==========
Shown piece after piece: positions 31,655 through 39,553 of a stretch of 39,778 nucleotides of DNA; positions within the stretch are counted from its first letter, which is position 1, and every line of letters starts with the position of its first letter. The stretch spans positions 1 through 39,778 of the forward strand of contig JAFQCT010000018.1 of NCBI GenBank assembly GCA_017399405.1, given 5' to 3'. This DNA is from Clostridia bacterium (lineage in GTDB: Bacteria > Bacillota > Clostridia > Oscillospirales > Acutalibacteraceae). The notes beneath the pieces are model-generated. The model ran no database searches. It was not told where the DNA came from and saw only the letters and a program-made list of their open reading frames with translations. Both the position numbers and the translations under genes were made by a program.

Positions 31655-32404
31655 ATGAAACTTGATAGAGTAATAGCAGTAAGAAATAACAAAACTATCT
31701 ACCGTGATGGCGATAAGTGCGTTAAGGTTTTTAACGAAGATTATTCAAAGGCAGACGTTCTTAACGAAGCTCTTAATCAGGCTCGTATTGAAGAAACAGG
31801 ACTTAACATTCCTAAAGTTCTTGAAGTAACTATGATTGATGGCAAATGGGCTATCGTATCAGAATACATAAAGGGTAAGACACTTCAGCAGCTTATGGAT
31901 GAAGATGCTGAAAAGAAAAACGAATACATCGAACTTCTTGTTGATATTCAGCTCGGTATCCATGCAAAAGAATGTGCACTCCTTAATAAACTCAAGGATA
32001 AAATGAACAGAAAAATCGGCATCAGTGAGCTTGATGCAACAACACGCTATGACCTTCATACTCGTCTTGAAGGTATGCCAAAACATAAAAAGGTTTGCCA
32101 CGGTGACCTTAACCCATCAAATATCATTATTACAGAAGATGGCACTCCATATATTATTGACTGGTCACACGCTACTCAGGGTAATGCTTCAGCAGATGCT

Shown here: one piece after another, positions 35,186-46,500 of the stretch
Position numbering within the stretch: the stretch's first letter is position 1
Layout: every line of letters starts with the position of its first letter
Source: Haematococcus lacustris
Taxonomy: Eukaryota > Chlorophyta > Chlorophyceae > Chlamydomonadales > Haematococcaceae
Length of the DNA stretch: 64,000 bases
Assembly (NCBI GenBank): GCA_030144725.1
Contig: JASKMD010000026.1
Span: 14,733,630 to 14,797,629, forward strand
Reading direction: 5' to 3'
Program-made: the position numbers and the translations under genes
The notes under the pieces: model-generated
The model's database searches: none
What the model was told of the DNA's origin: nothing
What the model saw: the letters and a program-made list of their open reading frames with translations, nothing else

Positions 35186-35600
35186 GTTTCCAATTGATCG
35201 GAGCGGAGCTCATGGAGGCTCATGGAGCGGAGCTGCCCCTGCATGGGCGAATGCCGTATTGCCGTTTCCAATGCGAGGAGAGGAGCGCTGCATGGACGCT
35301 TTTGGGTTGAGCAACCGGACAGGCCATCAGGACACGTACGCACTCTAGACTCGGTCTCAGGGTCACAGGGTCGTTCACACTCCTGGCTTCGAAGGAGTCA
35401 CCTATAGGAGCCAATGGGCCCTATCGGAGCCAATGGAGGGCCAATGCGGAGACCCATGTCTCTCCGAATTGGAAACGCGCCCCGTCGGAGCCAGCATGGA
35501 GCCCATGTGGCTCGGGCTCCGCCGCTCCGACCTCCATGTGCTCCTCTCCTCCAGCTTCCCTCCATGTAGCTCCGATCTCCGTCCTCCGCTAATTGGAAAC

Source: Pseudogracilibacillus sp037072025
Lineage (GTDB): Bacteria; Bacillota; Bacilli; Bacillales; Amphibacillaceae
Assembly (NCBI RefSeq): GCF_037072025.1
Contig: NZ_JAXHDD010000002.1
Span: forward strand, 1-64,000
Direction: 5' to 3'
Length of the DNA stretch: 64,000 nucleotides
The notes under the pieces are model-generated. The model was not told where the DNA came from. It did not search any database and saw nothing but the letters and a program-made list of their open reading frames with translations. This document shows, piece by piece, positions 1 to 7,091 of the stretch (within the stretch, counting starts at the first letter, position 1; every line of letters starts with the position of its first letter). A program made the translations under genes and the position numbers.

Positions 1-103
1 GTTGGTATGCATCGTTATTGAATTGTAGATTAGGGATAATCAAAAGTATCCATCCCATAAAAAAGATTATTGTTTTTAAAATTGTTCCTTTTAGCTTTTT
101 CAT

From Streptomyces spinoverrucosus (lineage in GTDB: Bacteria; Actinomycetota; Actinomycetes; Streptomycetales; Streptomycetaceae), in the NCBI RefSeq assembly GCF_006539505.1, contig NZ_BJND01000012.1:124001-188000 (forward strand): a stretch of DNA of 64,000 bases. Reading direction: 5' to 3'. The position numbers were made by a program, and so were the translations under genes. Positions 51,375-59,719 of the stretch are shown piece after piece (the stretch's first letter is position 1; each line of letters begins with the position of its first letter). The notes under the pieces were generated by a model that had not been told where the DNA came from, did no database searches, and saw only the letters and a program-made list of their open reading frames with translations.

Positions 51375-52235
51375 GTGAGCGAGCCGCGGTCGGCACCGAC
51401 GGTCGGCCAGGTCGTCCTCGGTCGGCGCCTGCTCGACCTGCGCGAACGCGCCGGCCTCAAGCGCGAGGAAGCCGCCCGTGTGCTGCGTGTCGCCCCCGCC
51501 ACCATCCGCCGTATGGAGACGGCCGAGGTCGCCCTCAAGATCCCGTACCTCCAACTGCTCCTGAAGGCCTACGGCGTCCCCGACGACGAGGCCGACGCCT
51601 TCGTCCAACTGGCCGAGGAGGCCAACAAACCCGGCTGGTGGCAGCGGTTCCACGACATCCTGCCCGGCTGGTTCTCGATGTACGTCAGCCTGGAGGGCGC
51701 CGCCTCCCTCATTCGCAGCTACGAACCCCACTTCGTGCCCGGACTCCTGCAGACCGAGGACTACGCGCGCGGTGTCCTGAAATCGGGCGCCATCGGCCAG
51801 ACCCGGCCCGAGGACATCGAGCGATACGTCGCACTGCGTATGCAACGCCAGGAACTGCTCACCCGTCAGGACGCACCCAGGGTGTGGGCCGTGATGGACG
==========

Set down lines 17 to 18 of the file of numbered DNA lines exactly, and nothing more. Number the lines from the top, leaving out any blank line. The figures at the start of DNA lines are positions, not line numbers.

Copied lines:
Span: 14,733,630 to 14,797,629, forward strand
Reading direction: 5' to 3'